Hi all,

I'm glad to see that people take interest in this Community Group.

Since this group was created quite recently, I do not want to rush to 
the formal parts just yet (scope of work, decision processes, 
communication preferences, selecting a chair, etc). Let's wait a bit 
until more people have had the chance to join etc.

Until then, I'll just briefly explain the background that lead up to the 
creation of this Community Group:

It began as a series of discussions in the Web Audio working group, 
regarding the possibilities of doing low-latency, high performance audio 
signal processing in JavaScript (specifically in the context of an 
AudioProcessingEvent [1]).

Real-time audio processing entails a few requirements that make it 
slightly more difficult than some other forms of data and signal 
processing. Especially important is low latency (typically microseconds 
rather than milliseconds), low CPU overhead, and for garbage collected 
languages such as JavaScript the GC activity must be minimal.

Considering the design of the Web Audio API, where the data is made 
available in a typed array on the JavaScript heap and come in bursts of 
a few hundred samples at a time, the most viable option is to do all the 
processing on the CPU. On the other hand, using WebGL/GLSL or other 
GPU-based APIs, such as WebCL, would quite likely fail to meet the 
latency requirements.

...which leaves us with the CPU load. While modern JavaScript engines 
are quite impressive, they usually fail to utilize the instruction level 
parallelism provided by SIMD instructions, which becomes the most 
important missing link for achieving performance levels in JavaScript on 
par with hand crafted native code (e.g. C++ with SIMD intrinsics).

Based on those conditions, I tried to come up with a fairly minimal API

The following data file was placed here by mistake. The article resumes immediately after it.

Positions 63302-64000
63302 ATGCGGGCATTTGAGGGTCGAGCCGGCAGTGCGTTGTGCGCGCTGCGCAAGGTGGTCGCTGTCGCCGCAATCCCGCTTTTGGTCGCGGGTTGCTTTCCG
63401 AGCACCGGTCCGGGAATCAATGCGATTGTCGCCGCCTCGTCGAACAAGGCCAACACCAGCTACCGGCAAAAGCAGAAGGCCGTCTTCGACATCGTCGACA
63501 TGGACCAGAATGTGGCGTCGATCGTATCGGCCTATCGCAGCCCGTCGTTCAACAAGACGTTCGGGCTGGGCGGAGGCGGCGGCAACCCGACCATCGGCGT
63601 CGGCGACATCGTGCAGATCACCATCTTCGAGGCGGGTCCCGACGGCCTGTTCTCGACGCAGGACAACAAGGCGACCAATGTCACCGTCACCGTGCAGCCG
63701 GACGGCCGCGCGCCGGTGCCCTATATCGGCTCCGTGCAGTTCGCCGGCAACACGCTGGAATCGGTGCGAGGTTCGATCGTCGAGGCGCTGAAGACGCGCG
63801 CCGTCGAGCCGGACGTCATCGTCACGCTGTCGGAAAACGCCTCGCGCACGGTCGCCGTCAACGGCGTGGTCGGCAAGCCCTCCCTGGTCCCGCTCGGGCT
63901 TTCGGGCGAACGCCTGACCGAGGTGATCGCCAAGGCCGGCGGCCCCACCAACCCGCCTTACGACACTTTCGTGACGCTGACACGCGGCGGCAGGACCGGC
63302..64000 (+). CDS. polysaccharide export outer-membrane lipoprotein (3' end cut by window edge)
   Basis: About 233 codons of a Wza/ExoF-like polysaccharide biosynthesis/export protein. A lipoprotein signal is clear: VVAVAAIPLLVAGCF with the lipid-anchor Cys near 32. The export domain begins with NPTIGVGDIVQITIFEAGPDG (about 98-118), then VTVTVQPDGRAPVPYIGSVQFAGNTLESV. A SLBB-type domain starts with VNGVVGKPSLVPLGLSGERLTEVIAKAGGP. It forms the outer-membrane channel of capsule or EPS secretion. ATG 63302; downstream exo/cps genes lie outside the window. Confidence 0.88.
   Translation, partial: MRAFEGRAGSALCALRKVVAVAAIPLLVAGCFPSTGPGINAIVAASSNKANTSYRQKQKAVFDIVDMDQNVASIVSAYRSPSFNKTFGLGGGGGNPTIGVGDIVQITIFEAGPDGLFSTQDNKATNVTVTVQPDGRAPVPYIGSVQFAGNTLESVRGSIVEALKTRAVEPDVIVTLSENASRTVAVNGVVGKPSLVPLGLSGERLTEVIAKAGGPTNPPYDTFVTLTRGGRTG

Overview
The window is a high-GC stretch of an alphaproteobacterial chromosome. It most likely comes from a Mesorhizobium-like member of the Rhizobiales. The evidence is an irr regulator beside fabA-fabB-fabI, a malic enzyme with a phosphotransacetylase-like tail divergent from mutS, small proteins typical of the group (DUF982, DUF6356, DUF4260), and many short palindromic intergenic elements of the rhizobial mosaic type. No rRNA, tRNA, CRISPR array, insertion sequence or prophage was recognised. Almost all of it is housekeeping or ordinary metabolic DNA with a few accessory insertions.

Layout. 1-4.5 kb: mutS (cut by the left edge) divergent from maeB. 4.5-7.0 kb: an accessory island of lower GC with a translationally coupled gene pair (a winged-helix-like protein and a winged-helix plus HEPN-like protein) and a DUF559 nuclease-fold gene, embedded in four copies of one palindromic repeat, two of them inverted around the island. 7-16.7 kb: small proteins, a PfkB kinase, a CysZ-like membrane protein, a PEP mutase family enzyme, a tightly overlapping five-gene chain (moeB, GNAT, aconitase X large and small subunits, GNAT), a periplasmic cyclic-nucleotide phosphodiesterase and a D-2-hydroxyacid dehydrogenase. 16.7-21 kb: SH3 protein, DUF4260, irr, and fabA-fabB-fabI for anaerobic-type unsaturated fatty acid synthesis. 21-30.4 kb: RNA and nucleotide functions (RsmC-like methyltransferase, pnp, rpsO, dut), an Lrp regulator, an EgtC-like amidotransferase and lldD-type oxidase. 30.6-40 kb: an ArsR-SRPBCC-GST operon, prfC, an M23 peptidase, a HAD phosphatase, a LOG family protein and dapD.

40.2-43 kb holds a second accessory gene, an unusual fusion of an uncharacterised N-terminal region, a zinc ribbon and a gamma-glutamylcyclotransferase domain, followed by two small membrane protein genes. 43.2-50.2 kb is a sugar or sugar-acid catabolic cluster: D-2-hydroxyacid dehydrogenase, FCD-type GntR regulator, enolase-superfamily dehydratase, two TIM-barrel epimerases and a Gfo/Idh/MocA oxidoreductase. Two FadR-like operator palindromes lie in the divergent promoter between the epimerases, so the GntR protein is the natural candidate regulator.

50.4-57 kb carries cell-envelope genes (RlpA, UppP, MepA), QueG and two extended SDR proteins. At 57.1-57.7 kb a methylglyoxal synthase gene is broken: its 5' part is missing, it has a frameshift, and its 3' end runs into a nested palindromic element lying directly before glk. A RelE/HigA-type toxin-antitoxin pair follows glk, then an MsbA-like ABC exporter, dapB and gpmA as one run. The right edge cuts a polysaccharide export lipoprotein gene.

that would be easy to implement in a Web client, yet bring cross 
platform SIMD capabilities to the Web platform. The result after a few 
iterations was an API that I called the "DSP API" [2], which later 
matured into what is now called the "Web Array Math API" [3].

While the API was designed with audio signal processing in mind, it 
should of course be useful for other things too. For instance, you can 
check some early usage examples [4] (non-accelerated when you use the JS 

Now, after some proof-of-concept testing the time has come to involve 
more people and take the work forward. ...which is why I created this 

I suspect that the first things we'll try to tackle in this group (apart 
from practical & formal issues) are the high level aspects of the 
proposed API (such as its scope, its general design, use cases and its 
merits and flaws compared to other similar technologies), and provided 
that we reach some sort of consensus we'll move on to lower level 
aspects of the API (such as interface design, missing/superfluous 
methods, precision requirements, testability, etc).


   Marcus Geelnard

[2] http://people.opera.com/mage/dspapi/
[3] http://opera-mage.github.io/webarraymath/
[4] http://opera-mage.github.io/webarraymath/demos/

Marcus Geelnard
Technical Lead, Mobile Infrastructure
Opera Software

Received on Tuesday, 19 November 2013 13:57:49 UTC